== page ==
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From Raymond James to Fun

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© St. Petersburg Times, published October 4, 2000

One thing Huntington A. James knows for sure: Fun Holdings Inc. won't resemble his grandfather's company -- or anybody else's company for that matter.

"We're going to create a culture that's unlike anything the bay area has ever seen," promised the 32-year-old offspring of the family that created Raymond James Financial Inc. "We're only accepting projects that are fun, of interest to us and cutting-edge technology. We are working on projects that are going to change the technology landscape in the area."

[Times photo: Stefanie Boyar]
Huntington James, whose family created Raymond James Financial, says his new company, Fun Holdings, will turn brainstorms into businesses. The company will work with high-tech start-ups in exchange for an equity stake.

James, whose friends call him Hunt, is starting a Tampa company that he says will bring together some big names in the high-tech industry both locally and nationally. Fun Holdings will help turn brainstorms into businesses, working with developing companies in exchange for an equity stake.

To get it off the ground, James is scaling back his responsibilities at Raymond James Financial, the St. Petersburg brokerage his grandfather, Robert A. James, founded and his father, Thomas A. James, still heads as chairman. The three men share the middle name Allen, spelled three different ways.

"I've always been a technology geek and I couldn't do the kind of things I wanted to do at Raymond James," he said. Raymond James "has plenty of good people to do the ins and outs of the business every day."

His partners in the new venture include Charlotte Baker and Vince Rocca, former executives of 2nd Century Telecommunications. Others have not gone public yet.

"They're working on their severance deals," James said. "A lot of people are coming out of technology companies where they've cashed out and don't need to work, but they have great ideas and have incredible contacts."

Fun Holdings has leased office space in the Channelside District in downtown Tampa and has a contract to buy a brick warehouse on N 11th Street with an indoor inline skating course.

James declined to reveal the source of Fun Holdings' financing, but said he isn't putting up the cash. He said he has done some "angel funding" of technology deals in the past.

"Funding will not be an issue," he said. "Everything we've got in the works, we've already got people wanting to put money into it."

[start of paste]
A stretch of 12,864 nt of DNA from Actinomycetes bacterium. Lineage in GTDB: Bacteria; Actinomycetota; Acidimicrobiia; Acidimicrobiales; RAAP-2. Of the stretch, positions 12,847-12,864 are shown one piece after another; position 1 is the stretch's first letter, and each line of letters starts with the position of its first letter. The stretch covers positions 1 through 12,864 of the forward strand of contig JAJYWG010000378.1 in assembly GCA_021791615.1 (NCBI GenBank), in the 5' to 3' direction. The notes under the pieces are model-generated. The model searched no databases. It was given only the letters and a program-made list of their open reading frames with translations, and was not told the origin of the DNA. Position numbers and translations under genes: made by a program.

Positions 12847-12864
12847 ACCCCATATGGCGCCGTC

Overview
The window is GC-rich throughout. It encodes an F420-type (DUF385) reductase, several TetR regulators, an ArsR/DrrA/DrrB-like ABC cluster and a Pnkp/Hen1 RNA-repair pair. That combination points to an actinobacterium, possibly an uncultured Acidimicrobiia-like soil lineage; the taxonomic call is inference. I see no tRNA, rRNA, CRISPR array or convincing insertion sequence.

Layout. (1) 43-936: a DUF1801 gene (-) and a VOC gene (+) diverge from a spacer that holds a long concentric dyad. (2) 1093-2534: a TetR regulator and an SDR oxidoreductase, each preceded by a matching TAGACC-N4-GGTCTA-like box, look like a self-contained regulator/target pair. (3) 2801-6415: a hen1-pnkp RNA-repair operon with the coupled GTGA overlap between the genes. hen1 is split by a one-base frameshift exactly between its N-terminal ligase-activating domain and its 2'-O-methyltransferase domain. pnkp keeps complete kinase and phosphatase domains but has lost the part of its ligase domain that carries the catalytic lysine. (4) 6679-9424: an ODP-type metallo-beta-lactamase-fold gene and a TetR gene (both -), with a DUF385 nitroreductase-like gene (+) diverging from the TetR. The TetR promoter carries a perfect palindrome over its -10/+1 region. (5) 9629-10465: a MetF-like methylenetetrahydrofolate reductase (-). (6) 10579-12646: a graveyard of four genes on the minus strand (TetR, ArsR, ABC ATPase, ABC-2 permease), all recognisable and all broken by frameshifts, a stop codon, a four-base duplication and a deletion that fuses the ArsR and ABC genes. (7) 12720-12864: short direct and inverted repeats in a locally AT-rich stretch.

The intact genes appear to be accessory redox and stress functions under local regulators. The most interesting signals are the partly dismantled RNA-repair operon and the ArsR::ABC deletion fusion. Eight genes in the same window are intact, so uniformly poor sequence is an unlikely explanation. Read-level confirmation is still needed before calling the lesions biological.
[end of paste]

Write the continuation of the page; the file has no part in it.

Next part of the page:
He said the company has about 30 projects under consideration.

James plans to continue working part time at Raymond James, where he is a director, vice president and major shareholder. He owns 563,816 shares, worth about $18-million, according to the most recent proxy statement. Most of the shares are in a trust created by his grandfather.

Putting Raymond James' name on the Tampa Bay Buccaneers' stadium was Hunt James' idea, so relationships with the Bucs and the Super Bowl Task Force are among his favorite duties.

He said he also loves Raymond James' culture, even if it isn't quite as free-spirited as what he has in mind for Fun Holdings.

"I want to make sure that what my grandfather started and my dad grew, that that culture continues," he said. "That'd be my primary goal."

James said he also thinks Raymond James and Fun Holdings can work together to their mutual benefit. Some of the technology Fun Holdings is developing can be applied at Raymond James, he said. He also expects Raymond James will supply investment banking services to the companies affiliated with Fun Holdings.

James studied psychology and philosophy at Emory University and got an MBA from the University of Virginia. He did a stint with Smith Barney in New York before coming to work at Raymond James in 1994. Most recently, he has headed the private client group, working with wealthy individuals. His younger brother, Courtland, 26, also works at Raymond James.

James has been so busy with the new company, he said he has had to put another pet project on hold, delaying his dream of building a marina in south Tampa.

"I've always been shocked by how poorly utilized Tampa's waterfront is," he said. "We will definitely get around to the marina project, but that will be more of a special interest, personal project. The stuff we're working on now is a much higher margin type business."

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